Liora Dudar and Maegan Scarlett have long eschewed basic brown and blond hair for vibrant, hard-to-ignore shades. (Dudar’s is currently a pastel blue, Scarlett’s a cheerful peach.) But maintaining their flamboyant locks took some of the fun out of rocking the rainbow—dyes were expensive and faded quickly, and their ingredients left strands desiccated.

Tired of fried manes and annoyed that Big Hair Dye wasn’t fixing the problem, the friends decided to invent a better product themselves. An entrepreneur who’d helped start several small businesses, Scarlett experimented in her Los Angeles kitchen for weeks until she landed on two gentle, oil-based conditioners: one for coloring, the other for maintenance. Instead of using harsh chemicals to force open cuticles, as traditional dyes do, Scarlett’s blend deposits pigments in existing breakage from sun exposure and heat styling. They named the company Overtone, pooled $10,000 of their savings, and launched in 2014.

Despite having few resources, Dudar and Scarlett, now 31 and 30, respectively, didn’t pursue venture capitalist money because they knew women-run businesses rarely scored funds. (Female founders netted just 2.2 percent of VC outlays in 2018, according to Pitchbook, a financial data and software company.) What they did have was a close relationship with their customers: “We were part of the demographic we were selling to,” Scarlett says. So they knew exactly how to sell it.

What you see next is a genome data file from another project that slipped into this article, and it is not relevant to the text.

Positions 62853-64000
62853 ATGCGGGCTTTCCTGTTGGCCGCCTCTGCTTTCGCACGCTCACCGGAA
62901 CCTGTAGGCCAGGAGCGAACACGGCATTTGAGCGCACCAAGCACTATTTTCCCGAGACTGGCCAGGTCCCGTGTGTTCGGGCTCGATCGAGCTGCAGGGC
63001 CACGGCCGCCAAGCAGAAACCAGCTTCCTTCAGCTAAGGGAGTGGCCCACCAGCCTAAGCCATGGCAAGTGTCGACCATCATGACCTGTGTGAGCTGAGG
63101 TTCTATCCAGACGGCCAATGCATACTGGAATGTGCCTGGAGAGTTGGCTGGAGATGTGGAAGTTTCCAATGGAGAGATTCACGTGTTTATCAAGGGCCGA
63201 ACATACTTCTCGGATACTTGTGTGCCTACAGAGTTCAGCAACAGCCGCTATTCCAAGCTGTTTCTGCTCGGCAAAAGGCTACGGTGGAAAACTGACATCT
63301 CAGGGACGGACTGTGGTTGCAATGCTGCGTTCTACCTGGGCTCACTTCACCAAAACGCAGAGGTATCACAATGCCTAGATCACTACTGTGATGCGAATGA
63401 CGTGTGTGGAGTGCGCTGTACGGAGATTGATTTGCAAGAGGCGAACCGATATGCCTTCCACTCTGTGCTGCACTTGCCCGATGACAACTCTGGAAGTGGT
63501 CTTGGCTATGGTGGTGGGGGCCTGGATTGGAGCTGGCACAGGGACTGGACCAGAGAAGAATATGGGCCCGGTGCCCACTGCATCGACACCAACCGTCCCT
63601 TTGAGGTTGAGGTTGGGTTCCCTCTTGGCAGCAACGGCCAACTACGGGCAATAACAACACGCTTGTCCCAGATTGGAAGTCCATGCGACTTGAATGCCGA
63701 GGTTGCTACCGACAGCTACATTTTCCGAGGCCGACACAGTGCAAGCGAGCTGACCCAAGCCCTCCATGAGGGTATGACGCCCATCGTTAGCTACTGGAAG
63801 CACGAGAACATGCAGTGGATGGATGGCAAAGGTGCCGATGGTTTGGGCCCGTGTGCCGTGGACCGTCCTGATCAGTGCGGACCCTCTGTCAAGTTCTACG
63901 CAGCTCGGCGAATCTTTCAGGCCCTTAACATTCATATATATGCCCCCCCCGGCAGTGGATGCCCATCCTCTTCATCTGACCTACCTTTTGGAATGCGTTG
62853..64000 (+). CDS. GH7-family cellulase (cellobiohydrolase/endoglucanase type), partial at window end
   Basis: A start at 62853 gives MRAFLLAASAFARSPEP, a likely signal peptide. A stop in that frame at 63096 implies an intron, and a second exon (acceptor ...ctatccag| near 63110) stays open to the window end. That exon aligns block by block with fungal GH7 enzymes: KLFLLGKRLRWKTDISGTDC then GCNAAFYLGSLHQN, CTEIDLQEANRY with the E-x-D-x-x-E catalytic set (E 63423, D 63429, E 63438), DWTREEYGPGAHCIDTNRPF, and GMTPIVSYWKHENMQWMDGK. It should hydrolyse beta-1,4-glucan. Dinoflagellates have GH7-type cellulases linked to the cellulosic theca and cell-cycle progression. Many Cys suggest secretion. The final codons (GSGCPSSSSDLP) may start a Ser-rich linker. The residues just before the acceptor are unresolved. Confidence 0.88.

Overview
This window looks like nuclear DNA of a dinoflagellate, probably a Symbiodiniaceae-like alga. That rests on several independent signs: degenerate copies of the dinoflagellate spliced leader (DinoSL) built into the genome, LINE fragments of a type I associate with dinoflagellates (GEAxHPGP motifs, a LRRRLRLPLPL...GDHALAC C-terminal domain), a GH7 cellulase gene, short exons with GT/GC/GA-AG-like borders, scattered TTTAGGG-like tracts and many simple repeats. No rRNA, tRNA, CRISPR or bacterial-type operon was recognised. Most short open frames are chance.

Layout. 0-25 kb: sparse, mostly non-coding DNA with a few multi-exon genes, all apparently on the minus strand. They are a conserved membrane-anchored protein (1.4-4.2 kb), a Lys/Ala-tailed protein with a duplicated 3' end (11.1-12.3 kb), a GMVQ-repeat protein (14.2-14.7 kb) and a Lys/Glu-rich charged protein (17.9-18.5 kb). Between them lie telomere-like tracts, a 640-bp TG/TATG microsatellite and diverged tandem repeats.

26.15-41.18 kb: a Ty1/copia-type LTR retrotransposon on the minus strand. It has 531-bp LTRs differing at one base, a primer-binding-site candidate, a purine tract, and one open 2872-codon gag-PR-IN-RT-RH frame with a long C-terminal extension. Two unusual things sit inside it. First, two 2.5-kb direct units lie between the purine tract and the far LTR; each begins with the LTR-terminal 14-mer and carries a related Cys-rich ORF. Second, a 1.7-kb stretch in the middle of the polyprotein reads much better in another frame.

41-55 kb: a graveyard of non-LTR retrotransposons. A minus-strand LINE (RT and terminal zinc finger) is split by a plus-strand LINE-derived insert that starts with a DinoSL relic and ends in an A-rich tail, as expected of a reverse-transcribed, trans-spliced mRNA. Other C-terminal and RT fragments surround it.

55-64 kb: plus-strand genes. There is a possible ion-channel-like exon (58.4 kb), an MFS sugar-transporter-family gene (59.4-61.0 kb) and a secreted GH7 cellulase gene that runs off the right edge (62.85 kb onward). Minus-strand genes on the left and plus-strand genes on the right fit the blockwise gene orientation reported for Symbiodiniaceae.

Scarlett and Dudar, a professional photographer who took pictures of the product for the website, sent samples to their trusted beauty guides: social media influencers such as Luz Miranda of @youremynirvana. “I’d been bleaching my hair for years,” Miranda says. “I needed something healthier. Overtone completely replaced everything I was using.” When the internet gurus endorsed the product, sales exploded; it turned a profit in just four months.

The company moved to Denver four years ago to take advantage of the city’s growing labor pool and startup-friendly ethos. Revenue continued to climb, increasing 352 percent from 2018 to 2020. Scarlett credits Overtone’s rise to its pricing (the most expensive kit is $56) and the founders’ commitment to responding to consumer requests, such as adding traditional hair colors and, as of this month, four new conditioners. The pair still owns 100 percent of the business, though Scarlett receives at least one email a day from venture capital or private equity firms. “Once you start to disrupt an industry, people take notice,” she says. With that hair, it’s hard not to.

Editor’s note: This article appeared in the April issue of 5280, which went to press before COVID-19 became the biggest story in recent memory. As such, some events and dates listed may now be out of date. For more on how 5280 is shifting coverage during this time, read Editorial Director Geoff Van Dyke’s editor’s note.

This article was originally published in 5280 April 2020.
Daliah Singer
Daliah Singer
Daliah Singer is an award-winning writer and editor based in Denver. You can find more of her work at